Experimental setup: NX, V100, and T4 performance data is provided by [1], which does not include batch=1 metrics. We collected GroqChip performance by measuring GroqChip execution cycles, matching the Core Compute Benchmarking methodology from [1]: “we only account for the core computation excluding any initialization, kernel launch or host-GPU data transfer overheads, which corresponds exactly to the NPU execution cycles on the FPGA.” The GPU performance numbers in [1] used Nvidia’s cuDNN kernels from cuDNN 7.6.2 and cuDNN 7.6.5 for V100 and T4, respectively, while the NX NPU was built with Quartus 20.1. GroqChip results were captured against the LSTM example program provided in GroqWare™ SDK 0.8.0. Nvidia does not provide LSTM performance benchmarks for their A100 GPU.

The authors’ results show that their implementation on the Intel Stratix 10 NX FPGA significantly surpasses Nvidia V100 and T4 performance at small batch sizes, as shown by the grey, blue, and green lines in Figure 1, respectively. The FPGA shines in these latency-sensitive small-batch scenarios thanks to its balanced compute/memory/bandwidth and chaining capabilities. However, the paper also shows that increasing the batch size on GPU mitigates the GPU’s bottlenecks for throughput-bound scenarios.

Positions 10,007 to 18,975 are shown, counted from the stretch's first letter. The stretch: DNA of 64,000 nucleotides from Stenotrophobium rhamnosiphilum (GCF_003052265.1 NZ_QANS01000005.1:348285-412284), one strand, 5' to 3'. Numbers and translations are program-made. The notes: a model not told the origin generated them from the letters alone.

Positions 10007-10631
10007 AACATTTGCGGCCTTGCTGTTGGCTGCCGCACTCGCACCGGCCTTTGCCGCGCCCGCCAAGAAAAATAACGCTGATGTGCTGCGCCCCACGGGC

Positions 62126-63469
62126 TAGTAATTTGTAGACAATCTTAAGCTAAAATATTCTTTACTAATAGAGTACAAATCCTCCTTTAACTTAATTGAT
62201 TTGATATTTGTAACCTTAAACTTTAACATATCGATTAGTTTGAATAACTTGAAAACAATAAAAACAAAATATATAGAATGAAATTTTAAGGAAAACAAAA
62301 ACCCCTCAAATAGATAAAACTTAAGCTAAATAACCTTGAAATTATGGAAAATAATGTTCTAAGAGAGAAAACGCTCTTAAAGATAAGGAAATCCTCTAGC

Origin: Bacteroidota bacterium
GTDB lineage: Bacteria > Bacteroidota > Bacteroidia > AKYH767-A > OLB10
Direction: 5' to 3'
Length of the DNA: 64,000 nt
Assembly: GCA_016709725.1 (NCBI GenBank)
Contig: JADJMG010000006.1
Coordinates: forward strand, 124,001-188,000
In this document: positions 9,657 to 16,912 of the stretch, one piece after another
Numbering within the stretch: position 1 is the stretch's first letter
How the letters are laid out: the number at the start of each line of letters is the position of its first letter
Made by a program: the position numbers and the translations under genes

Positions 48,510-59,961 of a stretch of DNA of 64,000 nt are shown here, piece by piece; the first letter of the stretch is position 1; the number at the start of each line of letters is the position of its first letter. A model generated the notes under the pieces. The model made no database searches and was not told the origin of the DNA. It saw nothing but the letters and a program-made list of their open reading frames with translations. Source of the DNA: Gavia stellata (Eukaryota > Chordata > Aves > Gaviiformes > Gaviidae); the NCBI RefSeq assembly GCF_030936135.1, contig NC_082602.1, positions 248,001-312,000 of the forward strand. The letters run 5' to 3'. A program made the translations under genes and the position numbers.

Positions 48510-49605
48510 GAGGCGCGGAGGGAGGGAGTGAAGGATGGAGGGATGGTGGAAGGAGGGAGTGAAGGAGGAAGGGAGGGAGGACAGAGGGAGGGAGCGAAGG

The orange line in Figure 1 shows what I was able to accomplish in my first 2 weeks at Groq. GroqChip delivers the best of both worlds, exceeding NX performance at small batch sizes and GPU performance at larger batch sizes. All with a program written for our chip in less than 500 lines of well-commented code. Let’s drill into what makes this possible.

Compute Analysis

My first step in mapping the LSTM workflow to GroqChip was to analyze the LSTM’s compute graph. In Figure 2, we see the LSTM has eight matrix-vector multiplication ops upfront, followed by a sequence of pointwise vector operations that reduce to cell and hidden state vectors at the bottom. These state vectors are passed into the next time step of the LSTM, creating a loop-carried dependence between time steps. 

Generally speaking, processors will struggle with two aspects of low-batch LSTMs. First, matrix-vector multiplications only involve two arithmetic operations for each byte of input data. LSTMs, and other algorithms characterized by this low ops:data ratio, will be bottlenecked on architectures that don’t have the memory bandwidth to keep up with high compute throughput. Likewise, an architecture can claim a balanced compute:bandwidth ratio if it can sustain high throughput on this kind of workload.